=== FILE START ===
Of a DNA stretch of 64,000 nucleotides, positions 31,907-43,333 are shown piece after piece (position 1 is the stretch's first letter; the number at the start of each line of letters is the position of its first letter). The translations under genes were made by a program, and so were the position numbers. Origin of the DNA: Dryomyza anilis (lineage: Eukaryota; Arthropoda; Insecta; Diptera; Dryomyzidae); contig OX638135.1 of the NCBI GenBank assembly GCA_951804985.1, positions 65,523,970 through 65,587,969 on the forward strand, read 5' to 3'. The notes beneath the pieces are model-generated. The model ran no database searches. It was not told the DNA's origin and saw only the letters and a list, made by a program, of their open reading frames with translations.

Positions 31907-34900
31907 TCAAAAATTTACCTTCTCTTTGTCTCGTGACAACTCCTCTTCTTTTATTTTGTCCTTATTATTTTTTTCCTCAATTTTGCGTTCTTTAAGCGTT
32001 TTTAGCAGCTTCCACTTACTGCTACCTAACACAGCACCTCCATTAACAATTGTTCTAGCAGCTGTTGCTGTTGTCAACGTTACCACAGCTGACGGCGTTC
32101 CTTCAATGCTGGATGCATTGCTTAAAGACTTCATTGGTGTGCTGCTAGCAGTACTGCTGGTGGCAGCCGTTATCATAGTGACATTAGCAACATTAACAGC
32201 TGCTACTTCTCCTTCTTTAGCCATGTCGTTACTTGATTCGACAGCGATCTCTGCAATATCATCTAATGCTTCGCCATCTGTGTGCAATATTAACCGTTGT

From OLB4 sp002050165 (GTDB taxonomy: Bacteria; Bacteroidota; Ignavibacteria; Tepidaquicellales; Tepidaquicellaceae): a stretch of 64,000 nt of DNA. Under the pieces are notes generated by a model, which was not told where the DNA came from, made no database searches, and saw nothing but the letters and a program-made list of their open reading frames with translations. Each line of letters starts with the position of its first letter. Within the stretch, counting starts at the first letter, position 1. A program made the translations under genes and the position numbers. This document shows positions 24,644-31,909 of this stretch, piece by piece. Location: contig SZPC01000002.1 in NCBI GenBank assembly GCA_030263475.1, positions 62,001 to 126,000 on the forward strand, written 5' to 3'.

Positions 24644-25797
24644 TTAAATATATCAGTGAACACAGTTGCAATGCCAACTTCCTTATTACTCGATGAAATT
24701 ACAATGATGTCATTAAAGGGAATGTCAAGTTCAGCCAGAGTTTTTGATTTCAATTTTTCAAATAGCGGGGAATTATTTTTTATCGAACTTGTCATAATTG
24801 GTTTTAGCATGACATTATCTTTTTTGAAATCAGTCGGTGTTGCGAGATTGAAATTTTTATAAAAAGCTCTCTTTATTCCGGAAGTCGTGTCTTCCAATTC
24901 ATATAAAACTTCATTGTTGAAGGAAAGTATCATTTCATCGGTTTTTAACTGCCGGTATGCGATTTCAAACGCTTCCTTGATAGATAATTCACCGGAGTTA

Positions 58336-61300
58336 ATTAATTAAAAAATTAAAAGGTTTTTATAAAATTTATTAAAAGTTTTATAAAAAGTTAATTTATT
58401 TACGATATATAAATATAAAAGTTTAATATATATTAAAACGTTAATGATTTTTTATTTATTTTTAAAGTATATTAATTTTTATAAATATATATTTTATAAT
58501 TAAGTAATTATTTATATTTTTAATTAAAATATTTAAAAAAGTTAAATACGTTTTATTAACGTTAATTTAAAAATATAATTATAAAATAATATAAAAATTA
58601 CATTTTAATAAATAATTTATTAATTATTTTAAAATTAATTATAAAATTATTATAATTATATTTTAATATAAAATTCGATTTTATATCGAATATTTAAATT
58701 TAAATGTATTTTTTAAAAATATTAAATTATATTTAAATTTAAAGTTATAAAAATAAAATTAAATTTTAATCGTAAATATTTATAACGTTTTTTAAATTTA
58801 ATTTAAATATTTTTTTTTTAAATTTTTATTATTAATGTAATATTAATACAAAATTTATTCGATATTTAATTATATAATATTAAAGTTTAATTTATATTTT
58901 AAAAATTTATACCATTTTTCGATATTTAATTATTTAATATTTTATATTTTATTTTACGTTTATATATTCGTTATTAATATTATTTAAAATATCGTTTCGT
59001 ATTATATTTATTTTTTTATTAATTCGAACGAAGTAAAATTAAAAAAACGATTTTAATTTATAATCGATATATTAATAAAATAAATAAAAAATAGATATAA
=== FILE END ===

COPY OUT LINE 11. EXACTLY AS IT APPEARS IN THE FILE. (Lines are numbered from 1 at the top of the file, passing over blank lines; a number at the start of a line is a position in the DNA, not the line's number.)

24801 GTTTTAGCATGACATTATCTTTTTTGAAATCAGTCGGTGTTGCGAGATTGAAATTTTTATAAAAAGCTCTCTTTATTCCGGAAGTCGTGTCTTCCAATTC